So a few weeks back we go to the drop-in clinic. For what, I couldn't tell you, but none of us are dead so it probably wasn't that interesting. It was like, an hour wait, so we walked around the mall, unfortunately, got Owlet good and tired. This is fantastic if we're going home and putting her to bed, this is less than optimal if we are going to spend 20 minutes trying to avoid eye contact with: a young couple (the girl of which, nervously rubs her belly every 3 minutes), a large man in overalls with a mangled steel toe work-boot that has tinges of red in disturbing places, and a mother and daughter who look nervously to the door. It's quiet, it's boring, everyone is trying to avoid chit chat and risk someone asking "So what are you here for".
The room is ripe for boredom, which is the breeding ground of the Tantrum. This is really great because there's also some kids. And every parent who's every been in this situation thinks only one thing, "I hope my kid isn't the one that loses it". Because one will. One must, it's an imperative of the universe, like gravity or gay GOP officials or celebrity DUIs. It's an odd situation, because as soon as one of the kids erupts, the parent automatically thinks, "Oh, they must think I'm a horrible parent", while all the other parents are thinking, "Thank god mine didn't go first".
So, Owlet starts to lose it. Just slowly at first. It's like she enjoys my building dread and horror as I realize all supplications and treats and tricks are for naught. A little more uncooperative, a little less placated by books or toys. And then, bang. There it is. Tantrum time. The arching of the back, the crying, the, great Buddha, where did she get such lung-power?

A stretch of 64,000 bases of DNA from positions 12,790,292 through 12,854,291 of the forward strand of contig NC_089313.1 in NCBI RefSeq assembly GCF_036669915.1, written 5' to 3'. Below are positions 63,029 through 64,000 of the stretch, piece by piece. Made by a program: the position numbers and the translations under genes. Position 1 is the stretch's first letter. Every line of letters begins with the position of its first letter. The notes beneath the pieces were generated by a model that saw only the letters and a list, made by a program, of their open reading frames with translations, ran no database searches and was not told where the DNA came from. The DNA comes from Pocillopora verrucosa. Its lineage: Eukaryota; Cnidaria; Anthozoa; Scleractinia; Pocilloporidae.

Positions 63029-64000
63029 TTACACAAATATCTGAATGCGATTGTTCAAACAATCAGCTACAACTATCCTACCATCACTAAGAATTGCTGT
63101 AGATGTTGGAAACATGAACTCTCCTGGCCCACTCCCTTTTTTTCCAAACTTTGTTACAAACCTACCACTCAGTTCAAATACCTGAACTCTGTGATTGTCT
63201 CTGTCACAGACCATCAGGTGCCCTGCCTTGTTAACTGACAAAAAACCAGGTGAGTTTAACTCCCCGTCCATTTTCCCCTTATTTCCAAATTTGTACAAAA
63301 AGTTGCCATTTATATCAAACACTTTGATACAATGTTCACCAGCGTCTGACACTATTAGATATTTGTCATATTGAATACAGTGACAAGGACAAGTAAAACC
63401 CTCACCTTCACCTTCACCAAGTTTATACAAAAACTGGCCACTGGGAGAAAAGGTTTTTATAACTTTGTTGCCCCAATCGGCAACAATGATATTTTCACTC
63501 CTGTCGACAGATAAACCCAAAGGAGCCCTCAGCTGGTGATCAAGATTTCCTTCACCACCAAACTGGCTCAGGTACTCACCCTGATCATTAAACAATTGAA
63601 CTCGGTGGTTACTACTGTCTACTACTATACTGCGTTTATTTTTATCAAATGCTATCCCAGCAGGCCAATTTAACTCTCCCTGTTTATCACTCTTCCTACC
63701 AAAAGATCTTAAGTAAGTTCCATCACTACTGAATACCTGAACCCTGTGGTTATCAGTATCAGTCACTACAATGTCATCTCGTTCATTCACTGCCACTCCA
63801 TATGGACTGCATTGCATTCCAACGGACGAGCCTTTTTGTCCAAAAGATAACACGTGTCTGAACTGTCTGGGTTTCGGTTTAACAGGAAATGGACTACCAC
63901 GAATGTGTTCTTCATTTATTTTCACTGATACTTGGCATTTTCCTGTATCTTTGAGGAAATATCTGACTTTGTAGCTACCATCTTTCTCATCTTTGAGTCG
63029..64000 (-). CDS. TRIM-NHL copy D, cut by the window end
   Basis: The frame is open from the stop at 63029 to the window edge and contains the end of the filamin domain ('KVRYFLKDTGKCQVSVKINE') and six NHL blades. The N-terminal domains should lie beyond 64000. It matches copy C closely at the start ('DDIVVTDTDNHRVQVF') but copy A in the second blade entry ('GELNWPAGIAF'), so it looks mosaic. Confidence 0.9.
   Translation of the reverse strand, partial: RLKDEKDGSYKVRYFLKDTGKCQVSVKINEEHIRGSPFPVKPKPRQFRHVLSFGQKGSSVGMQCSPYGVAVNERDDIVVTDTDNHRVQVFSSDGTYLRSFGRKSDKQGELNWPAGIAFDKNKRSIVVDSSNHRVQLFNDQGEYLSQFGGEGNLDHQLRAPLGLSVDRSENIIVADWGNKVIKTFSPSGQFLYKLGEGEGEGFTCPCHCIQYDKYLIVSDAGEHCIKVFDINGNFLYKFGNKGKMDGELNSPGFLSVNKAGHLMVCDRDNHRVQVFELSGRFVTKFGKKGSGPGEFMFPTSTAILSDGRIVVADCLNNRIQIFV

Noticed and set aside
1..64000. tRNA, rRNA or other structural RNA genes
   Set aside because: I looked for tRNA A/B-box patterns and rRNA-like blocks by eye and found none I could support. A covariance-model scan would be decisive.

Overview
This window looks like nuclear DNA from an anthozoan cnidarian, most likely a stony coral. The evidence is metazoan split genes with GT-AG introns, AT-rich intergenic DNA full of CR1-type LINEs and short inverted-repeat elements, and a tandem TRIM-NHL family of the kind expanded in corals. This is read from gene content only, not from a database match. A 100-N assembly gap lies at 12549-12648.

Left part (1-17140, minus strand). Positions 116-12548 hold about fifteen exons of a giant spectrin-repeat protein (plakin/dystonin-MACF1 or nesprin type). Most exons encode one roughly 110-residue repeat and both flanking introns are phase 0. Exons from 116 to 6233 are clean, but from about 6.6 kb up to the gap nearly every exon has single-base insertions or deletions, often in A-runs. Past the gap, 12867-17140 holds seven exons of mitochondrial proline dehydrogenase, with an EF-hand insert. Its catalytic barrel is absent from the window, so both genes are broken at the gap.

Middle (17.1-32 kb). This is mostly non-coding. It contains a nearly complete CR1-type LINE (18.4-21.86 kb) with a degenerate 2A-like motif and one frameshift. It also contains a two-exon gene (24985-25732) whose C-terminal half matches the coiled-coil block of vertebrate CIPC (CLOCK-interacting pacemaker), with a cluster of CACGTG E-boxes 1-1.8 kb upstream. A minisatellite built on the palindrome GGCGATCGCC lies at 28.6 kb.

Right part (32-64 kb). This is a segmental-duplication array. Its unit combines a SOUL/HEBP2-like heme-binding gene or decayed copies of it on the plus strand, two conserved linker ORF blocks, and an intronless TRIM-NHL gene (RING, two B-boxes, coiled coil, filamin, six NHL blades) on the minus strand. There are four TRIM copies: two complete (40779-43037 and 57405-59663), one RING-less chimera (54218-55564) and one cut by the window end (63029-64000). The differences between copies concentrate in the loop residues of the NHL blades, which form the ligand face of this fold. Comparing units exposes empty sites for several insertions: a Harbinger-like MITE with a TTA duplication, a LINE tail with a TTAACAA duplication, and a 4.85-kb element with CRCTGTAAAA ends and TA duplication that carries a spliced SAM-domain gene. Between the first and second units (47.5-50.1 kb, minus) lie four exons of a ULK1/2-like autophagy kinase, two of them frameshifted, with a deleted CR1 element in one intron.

I pull out my last card, "Go for walk?". She refuses in the inartculate way that all toddlers refuse. I start dressing her anyways, getting her ready for a walk about.
Right in the middle, she stops. I then realize that the entire room has been deathly quiet. Perhaps clucking quietly at me, perhaps relieved that Owlet with her lungs are soon to be gone, whatever. The room sucks in, like a vacuum has just opened up.
Owlet turns to the room, waves, and says, clear as a church bell on a spring morning, "Bye 'body!"
We leave to an eruption of applause.
She's such a ham.